BP Wants to Stop Paying Gulf Oil Spill Victims

'The current economic data do not suggest that individual and business claimants face a material risk of future loss caused by the Deepwater Horizon oil spill,' BP said.

Because the region has recovered, BP wants to stop paying most people affected by the massive 2010 Gulf of Mexico oil spill for potential future damages, a document released on July 8 said.

The tourism industry is booming, all federal fishing grounds have reopened, and the shrimp catch has been plentiful, BP said. "The current economic data do not suggest that individual and business claimants face a material risk of future loss caused by the Deepwater Horizon oil spill," BP said in a 29-page document filed with the Gulf Coast Claim Facility, which is handling compensation claims.

The British oil giant is responsible for covering the costs of the cleanup, restoring the damage, paying huge environmental fines, and compensating people whose livelihoods were affected by the biggest maritime oil spill in history.

Hundreds of miles of fragile coastal wetlands and beaches were contaminated and a third of the Gulf's rich waters were closed to fishing after the April 20, 2010 explosion which killed 11 workers and sank the Deepwater Horizon.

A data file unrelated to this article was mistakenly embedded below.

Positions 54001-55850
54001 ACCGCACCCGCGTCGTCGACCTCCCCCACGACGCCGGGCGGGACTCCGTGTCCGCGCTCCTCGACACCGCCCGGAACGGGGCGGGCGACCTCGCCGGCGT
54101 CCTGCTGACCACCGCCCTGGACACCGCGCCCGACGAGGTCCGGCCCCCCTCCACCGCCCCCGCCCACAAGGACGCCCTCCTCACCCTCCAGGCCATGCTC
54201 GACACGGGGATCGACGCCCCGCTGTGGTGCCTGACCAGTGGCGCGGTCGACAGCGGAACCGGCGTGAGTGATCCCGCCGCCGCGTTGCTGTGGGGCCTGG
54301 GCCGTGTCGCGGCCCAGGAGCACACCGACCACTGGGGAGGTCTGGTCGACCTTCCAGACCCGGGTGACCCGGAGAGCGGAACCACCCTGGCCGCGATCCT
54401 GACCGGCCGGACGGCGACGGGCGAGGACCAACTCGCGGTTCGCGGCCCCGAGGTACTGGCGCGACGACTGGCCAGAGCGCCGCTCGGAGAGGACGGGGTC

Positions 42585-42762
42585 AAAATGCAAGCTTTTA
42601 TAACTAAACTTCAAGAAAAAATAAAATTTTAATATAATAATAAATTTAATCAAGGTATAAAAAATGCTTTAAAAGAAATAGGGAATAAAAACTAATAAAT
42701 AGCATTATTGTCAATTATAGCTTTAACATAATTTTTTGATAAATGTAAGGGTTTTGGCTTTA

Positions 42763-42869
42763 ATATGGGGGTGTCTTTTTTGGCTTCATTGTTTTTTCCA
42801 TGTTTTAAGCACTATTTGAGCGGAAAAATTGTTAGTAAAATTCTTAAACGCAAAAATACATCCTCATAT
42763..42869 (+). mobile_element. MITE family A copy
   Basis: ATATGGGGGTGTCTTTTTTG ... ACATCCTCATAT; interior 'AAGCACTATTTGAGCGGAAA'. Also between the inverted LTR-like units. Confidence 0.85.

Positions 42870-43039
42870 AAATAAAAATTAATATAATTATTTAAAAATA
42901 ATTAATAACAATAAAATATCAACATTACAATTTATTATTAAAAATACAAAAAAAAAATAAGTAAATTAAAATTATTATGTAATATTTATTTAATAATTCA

By the time the well was capped 87 days later, 4.9 million barrels (206 million gallons) of oil had gushed out of the runaway well 5,000 feet below the surface and some 50 miles off the coast of Louisiana.

BP estimated in its latest quarterly report that the spill would ultimately cost $41.3 billion and warned of "significant uncertainty" surrounding the company's ultimate exposure.

However, that cost could shrink significantly if it ends up not tapping the full $20 billion it set aside to compensate spill victims.

The compensation fund has so far paid more than $4.5 billion to more than 195,000 claimants and made around $430 million in additional offers that are under consideration by claimants.

BP said it "remains committed to paying all legitimate claims" but said a "reevaluation" of the formula for calculating damages is required due to "the current state of the Gulf economy."

It said oyster fishermen whose beds were destroyed by the oil should continue to receive payments for future economic damages.

Copyright Agence France-Presse, 2011

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